Tell us about when Chelsea played Olimpija, your local team, in a pre-season friendly in 2014. Who did you support?
This was one of the biggest games in Slovenia at that point. The stadium, which holds just under 16,000 people, was sold out for the first time ever. It’s still the record attendance for an Olimpija home game. I met up with a load of my UK mates the day before the game. We had a couple of pints, as you do. At the game I supported both teams. I couldn’t lose. But, I guess, the one-all draw was a perfect result for me. Olimpija are my youth and my beloved local club, but Chelsea are my love and my passion.

How many times do you get to see Chelsea in a season?
I usually go to two games per season. This number will increase in a few years’ time, when my two daughters have grown up. My plan is to go to as many away games as possible. Away days are something special. My last away game was at West Ham last season. The best match I have been to, though, was three years ago when we played Manchester City at the Bridge – when Torres scored that late winner. I was standing in the Shed Lower and saw his goal from just a couple of feet away. Mental support – there were limbs everywhere!

What’s the next Chelsea game you plan to go to?
I don`t know yet. But I would love to go to Stoke or Everton away.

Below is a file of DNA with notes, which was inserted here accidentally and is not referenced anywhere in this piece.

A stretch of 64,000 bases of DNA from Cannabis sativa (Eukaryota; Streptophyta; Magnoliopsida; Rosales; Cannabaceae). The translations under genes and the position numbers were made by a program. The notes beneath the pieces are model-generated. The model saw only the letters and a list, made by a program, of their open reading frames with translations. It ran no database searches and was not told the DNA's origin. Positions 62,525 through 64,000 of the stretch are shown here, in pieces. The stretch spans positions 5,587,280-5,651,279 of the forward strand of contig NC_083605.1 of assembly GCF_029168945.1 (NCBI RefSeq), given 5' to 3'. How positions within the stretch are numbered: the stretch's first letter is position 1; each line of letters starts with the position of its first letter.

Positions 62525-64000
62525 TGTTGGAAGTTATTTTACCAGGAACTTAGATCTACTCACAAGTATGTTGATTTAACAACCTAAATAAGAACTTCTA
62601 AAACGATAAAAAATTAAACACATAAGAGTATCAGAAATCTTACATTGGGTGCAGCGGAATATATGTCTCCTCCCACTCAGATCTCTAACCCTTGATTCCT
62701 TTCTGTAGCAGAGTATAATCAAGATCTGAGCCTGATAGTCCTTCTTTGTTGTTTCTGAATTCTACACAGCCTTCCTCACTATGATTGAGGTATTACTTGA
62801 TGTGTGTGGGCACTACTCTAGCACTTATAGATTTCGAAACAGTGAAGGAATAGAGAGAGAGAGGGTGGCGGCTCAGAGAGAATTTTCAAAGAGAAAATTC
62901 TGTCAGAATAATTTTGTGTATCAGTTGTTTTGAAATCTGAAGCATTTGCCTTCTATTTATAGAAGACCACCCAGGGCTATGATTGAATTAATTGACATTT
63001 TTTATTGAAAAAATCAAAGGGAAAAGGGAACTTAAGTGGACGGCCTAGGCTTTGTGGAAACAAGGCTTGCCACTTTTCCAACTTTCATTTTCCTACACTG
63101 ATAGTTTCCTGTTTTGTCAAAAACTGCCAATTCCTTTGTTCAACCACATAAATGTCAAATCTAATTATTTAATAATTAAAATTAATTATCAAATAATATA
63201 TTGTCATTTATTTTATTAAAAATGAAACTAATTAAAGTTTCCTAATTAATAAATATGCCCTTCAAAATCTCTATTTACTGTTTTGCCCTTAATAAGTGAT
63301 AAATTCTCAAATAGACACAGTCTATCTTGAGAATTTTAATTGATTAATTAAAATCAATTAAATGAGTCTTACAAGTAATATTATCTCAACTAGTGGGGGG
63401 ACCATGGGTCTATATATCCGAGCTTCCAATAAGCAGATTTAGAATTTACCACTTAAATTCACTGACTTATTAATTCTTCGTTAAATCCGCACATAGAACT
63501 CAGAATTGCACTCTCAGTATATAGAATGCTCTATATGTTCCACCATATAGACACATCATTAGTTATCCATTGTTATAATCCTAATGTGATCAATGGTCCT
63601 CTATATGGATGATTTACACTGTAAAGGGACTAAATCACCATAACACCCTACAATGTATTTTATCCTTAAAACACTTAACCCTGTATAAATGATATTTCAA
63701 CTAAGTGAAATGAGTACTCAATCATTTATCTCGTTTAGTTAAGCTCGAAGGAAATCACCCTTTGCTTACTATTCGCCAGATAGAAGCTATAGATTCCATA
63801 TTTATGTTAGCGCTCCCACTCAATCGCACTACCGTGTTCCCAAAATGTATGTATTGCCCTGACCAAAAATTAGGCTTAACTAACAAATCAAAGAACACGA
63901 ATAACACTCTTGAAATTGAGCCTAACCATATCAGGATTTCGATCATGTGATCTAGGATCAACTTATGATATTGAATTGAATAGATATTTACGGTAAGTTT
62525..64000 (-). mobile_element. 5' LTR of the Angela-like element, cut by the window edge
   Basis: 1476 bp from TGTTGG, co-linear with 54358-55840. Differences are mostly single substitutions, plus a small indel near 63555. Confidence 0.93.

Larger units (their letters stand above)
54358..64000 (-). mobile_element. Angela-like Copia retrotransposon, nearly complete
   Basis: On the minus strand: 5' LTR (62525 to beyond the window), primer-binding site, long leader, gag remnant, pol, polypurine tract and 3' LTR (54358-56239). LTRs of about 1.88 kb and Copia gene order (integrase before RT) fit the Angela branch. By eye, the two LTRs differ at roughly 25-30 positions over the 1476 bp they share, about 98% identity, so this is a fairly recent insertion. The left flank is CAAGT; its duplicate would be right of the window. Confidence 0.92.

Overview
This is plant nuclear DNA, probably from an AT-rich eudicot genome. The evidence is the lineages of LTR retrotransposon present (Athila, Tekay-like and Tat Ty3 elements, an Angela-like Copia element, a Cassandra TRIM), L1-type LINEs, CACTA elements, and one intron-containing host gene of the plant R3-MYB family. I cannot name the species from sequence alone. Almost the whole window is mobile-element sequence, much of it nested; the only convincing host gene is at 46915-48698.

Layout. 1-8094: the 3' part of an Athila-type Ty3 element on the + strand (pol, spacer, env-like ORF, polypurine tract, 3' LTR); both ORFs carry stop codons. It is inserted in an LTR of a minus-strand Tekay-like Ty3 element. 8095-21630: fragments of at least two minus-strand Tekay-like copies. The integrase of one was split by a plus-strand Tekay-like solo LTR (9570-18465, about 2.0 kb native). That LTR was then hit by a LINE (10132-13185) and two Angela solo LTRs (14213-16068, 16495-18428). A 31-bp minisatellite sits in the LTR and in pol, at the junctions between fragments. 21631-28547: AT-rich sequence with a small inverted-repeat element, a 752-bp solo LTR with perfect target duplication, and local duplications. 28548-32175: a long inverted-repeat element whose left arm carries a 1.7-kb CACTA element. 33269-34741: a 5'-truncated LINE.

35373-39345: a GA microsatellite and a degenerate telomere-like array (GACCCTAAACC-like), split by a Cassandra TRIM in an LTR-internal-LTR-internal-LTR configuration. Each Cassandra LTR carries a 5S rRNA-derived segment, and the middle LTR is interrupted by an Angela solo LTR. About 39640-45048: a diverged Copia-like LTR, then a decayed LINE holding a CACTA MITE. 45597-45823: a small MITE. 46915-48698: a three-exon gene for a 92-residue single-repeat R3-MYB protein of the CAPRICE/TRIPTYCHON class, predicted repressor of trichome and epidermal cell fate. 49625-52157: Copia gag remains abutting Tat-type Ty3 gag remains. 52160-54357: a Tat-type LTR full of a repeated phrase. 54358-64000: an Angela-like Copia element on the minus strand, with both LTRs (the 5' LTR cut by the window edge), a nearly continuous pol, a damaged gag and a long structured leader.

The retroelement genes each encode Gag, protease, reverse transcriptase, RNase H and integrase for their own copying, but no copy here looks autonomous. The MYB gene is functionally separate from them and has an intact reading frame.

What are you hopes for this season and what do you think of the appointment of Antonio Conte?
I think Conte has a massive task on his hands. I trust him and I think he is a proper manager. He likes order, discipline and hard work. Chelsea need this at the moment. I think we can do well under him. I just hope that the Board will support him all the way and that we`ll not be looking for a new manager this time next year. The primary goal is to secure a Champions League spot, then we`ll see. I hope for the title, of course. Some say I`m too optimistic, but nobody saw Leicester on the throne one year ago did they?

How does supporting football in Slovenia differ to England?
I like it when fans in the UK get together long before kick-off, chatting about football in pubs, bantering and discussing all kinds of things about your beloved club. We don`t have this culture in Slovenia (yet) – one-and-a-half hours before kick-off and you hardly see any fans in nearby bars. I miss that. [Yes, but you do like a party outside the ground before and after a game. Before the Olimpija-Maribor game it was crazy, believe me.] But, in general, we are all the same. Supporting your team and passion for football is a worldwide language for fans.

Anything else you would like to add?
Since I started supporting the Blues I have met a lot of Chelsea fans, and we are still in touch after all these years. We get together every time I`m in London, and some even come to Slovenia. We have really become close friends. Even though I live abroad and Chelsea are not my local club, they take me as one of their own. I have become a part of the Blue family and that is one the best things that has happened in my life. I`m also grateful that I can go to see Chelsea almost anytime I like – many overseas fans don`t have this opportunity. It`s not just supporting – it`s a lifestyle!

Written for CFCUK, the Chelsea fanzine